Scotland’s largest teaching union has been “inundated” with correspondence from computing teachers about significant changes to the National 5 course, just weeks before they are due to start teaching the qualification.
In a letter to Janet Brown, the chief executive of exam body the SQA, the EIS union says that teachers of computing, biology and physics have met the last-minute changes to their subjects at N5 with “alarm, dismay and deep anger”.
EIS assistant secretary Andrea Bradley wrote that the agreement when unit assessments were scrapped was that elements assessed only in the units would migrate to the course or exam assessment. However, she said that the EIS “remains to be convinced that changes have been limited in this way”.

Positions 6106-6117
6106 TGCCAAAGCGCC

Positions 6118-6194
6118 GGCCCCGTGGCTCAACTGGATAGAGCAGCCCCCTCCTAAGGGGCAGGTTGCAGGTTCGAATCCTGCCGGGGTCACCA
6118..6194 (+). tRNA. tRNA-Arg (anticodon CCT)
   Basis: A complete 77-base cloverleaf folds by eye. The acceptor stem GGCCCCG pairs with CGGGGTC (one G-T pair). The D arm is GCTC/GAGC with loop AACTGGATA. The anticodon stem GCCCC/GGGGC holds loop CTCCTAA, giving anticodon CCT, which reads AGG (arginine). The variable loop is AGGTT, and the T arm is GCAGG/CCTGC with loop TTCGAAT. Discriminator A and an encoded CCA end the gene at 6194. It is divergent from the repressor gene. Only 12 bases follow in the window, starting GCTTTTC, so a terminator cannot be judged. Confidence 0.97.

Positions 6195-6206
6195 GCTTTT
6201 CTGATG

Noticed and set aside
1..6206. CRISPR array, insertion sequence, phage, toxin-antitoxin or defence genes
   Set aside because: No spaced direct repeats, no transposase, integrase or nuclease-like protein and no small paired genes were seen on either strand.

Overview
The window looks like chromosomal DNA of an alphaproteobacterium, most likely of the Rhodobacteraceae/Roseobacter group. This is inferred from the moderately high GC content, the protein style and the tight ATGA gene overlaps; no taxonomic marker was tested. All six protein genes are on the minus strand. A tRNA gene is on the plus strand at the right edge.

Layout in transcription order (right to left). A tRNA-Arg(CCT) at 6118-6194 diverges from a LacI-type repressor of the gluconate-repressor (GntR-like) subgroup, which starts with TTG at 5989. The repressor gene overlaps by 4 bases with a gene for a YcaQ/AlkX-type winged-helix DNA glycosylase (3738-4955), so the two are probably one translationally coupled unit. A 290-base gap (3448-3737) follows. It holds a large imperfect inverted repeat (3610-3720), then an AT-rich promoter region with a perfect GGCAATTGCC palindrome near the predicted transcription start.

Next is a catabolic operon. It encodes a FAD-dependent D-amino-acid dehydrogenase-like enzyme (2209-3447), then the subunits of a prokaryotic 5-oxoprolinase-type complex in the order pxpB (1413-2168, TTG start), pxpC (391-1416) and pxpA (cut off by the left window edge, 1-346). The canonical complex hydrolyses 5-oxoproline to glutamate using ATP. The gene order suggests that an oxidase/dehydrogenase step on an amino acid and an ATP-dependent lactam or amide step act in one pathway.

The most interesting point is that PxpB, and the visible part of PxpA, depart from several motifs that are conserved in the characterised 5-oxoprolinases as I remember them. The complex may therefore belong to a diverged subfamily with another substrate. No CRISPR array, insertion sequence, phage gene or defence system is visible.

According to Kate Farrell, a computing teacher in Edinburgh, some new content had been added to N5, while other content had been removed.
For instance, teachers would now have to deliver training in four different programming languages, as opposed to three.
But the security risks and protections part of the course had been removed.
Teachers delivering the N5 qualification over two years might find they had covered content that was no longer on the course, Ms Farrell said.
She added: “For most teachers this has been a shock. It’s disappointing that this has happened once again. I understand that courses need to keep up-to-date but we need a bit of stability for a while.
“Computing teachers are like all other teachers – we’re really struggling and need some room to breathe.”
An SQA spokesman said: “The mandatory course content now contains material that was within the unit specifications, as well as content from the bank of optional coursework tasks.”